Perfect Moon landing in Valley field
By ADRIAN MILLER
FORWARD somersaults, vertical dives and negative 10 G-spins are normal manoeuvres for aerobatics pilot Tom Moon, but even the best can be grounded by simple things.
For the four-time Australian aerobatics champion, yesterday was one of those occasions, when a broken spark plug forced him to land at McIntyres Field, Palmers Island, while on a trip north from Sydney.
While it's not the best feeling to hear a loud bang from your plane engine while a few thousand feet above the ground, it did give Mr Moon the chance to land at an airfield he has seen many times but never had the pleasure of landing on.
"I saw the strip and I was thinking 'I'll have to remember that for next time', and just as I thought that, bang, the spark plug went," he said.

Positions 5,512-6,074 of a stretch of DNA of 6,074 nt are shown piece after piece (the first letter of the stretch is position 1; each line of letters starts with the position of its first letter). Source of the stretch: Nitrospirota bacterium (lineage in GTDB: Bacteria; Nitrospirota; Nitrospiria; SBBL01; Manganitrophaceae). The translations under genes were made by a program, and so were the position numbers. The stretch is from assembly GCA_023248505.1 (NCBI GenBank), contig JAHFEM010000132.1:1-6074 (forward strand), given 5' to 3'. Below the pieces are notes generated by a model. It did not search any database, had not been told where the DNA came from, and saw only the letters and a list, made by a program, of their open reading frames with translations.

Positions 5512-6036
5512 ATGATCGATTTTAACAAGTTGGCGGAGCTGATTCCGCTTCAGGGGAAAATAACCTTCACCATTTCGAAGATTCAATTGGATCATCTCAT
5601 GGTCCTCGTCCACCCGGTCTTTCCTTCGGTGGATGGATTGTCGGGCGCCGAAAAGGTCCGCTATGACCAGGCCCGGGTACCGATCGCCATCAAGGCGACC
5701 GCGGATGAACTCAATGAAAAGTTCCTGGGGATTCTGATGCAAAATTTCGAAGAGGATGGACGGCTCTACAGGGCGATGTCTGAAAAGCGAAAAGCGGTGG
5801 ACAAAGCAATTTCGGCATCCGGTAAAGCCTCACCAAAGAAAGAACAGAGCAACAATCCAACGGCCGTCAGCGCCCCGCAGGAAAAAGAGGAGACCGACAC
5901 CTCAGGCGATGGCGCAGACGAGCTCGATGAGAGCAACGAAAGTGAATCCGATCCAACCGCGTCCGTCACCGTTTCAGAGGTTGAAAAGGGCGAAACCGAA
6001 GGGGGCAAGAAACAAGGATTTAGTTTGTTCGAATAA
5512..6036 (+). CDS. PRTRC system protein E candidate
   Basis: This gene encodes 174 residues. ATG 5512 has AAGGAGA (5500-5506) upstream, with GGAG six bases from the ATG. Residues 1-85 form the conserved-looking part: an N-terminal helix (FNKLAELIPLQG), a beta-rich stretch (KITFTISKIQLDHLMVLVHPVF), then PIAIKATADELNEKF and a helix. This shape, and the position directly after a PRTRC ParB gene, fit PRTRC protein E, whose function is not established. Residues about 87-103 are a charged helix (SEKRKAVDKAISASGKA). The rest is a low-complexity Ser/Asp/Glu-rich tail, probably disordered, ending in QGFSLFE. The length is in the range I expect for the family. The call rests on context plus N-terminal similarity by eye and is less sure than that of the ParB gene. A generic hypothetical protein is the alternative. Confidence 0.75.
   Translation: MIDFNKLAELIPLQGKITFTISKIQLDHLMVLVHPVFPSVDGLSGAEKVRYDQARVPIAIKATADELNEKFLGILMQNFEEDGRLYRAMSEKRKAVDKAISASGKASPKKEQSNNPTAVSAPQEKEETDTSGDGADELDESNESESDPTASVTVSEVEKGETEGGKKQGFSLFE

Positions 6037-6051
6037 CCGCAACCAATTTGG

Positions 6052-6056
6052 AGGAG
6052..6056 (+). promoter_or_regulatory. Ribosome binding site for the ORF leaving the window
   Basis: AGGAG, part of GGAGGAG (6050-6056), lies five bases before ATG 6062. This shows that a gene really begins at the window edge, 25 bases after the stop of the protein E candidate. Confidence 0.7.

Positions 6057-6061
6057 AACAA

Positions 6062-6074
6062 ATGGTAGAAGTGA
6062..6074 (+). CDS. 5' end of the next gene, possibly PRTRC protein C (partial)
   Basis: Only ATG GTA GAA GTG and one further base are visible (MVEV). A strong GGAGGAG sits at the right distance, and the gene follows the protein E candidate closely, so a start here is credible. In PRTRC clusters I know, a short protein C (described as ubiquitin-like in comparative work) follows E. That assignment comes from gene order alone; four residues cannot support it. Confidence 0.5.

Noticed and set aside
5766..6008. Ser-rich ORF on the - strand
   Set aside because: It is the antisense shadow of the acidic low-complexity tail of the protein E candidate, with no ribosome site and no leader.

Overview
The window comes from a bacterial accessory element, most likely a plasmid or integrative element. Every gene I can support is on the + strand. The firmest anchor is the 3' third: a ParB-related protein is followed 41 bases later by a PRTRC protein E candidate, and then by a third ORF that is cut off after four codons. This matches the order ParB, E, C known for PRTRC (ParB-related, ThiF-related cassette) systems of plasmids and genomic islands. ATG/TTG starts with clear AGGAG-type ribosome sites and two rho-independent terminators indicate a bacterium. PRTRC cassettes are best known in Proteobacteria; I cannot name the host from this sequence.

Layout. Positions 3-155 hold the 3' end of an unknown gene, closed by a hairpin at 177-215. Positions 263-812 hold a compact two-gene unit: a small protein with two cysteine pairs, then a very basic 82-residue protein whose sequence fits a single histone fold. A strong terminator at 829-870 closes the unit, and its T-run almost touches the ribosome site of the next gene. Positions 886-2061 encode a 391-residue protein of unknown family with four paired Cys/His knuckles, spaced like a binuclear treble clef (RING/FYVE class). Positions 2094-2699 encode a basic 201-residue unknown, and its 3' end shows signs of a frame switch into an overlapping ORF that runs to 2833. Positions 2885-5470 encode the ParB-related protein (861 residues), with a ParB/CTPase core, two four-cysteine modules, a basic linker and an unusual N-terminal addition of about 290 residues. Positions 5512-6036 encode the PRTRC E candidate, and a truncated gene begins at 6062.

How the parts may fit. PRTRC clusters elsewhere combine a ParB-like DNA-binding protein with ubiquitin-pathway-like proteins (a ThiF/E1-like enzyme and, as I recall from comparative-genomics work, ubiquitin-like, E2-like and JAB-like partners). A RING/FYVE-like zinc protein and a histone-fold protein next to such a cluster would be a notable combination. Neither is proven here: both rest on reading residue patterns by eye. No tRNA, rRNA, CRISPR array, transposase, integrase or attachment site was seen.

Mr Moon, an aerobatics pilot for 20 years, has competed in world championships all over the world, as well as taking out the Australian championship three years in a row from 1999-2001 and again in 2003.
"I flew a plane to Perth and back once, and thought there's got to be more to flying than going in a straight line, so I took one aerobatics lesson and that was me, I was hooked," he said.
Now that he is rated as an 'ultimate' flyer, the highest classification level out of five, Mr Moon no longer competes.
"I've retired from competition because it's not much fun competing against yourself," he said.
His plane, an Extra 300s, is among the best in the world, and with a distinctive wedged-tail eagle design emblazoned on the cockpit, it isn't hard to miss.
"When you're hanging upside down with negative-Gs trying to pull you out the cockpit and the blood rushing to your head, it's a lovely sight when the ground comes rushing up at you," he said.